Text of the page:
-If considering a city break to Europe, Gdansk is a bargain.
-For hotels the Ibis and Mercure are great value options, but if you’re someone like me who likes luxury hotels but refuses to pay the high prices in peak season in say Paris, Amsterdam and Rome for example, the Hilton Gdansk is an absolute bargain (especially if you sign up to their loyalty scheme which is completely free! -Although it will take time to reach the highest tier status)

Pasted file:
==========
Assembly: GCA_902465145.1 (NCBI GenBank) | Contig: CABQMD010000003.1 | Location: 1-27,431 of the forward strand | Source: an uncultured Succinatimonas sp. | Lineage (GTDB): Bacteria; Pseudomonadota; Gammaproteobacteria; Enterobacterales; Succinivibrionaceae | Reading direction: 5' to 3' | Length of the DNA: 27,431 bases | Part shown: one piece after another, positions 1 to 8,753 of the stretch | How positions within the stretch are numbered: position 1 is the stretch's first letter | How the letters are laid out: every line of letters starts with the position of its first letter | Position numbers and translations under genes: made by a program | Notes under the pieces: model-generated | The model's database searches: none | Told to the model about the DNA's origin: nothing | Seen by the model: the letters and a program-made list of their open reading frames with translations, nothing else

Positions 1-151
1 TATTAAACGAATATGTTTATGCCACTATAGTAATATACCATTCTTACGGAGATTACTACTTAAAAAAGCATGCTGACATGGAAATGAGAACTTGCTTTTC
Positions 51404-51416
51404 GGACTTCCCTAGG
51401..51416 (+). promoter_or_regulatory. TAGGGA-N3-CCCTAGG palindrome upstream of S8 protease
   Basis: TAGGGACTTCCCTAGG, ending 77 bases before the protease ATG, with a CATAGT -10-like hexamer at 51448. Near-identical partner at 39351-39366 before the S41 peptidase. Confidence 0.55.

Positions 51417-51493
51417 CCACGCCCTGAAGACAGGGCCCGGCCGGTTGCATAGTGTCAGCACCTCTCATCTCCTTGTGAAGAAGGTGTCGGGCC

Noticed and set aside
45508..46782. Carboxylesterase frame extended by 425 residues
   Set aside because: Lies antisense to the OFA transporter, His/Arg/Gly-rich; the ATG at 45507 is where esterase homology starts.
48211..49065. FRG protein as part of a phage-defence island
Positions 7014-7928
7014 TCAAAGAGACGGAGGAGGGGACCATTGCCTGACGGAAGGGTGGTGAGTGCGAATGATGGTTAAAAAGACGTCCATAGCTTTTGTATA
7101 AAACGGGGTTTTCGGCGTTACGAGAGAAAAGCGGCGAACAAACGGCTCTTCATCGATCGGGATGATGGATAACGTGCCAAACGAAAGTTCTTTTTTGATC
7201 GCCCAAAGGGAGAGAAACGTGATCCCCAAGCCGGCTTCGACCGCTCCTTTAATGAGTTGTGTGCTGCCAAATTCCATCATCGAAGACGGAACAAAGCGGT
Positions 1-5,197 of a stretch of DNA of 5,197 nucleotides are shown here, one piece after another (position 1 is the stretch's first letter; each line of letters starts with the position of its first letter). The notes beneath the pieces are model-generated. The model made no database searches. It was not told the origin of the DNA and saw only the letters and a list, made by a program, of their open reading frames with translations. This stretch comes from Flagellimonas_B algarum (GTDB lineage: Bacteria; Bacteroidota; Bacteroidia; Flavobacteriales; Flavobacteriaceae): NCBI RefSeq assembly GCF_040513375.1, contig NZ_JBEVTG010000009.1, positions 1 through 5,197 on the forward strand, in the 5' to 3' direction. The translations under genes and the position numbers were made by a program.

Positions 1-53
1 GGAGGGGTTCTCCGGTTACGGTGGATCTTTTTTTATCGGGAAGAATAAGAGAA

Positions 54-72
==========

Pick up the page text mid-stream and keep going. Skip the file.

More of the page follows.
-Food is extremely cheap as always with Poland, there are many convenience stores and supermarkets. Polish restaurants too will be very cheap.
-As said before, Gdansk is cheaper than its southern cousin Krakow, if you’re looking to squeeze your budget even more.
-This is a trip that you can choose to make luxury or budget, but either way, you will be getting a lot in return for little cash.
Would you consider a trip to Gdansk? Have you been there or to other Polish cities?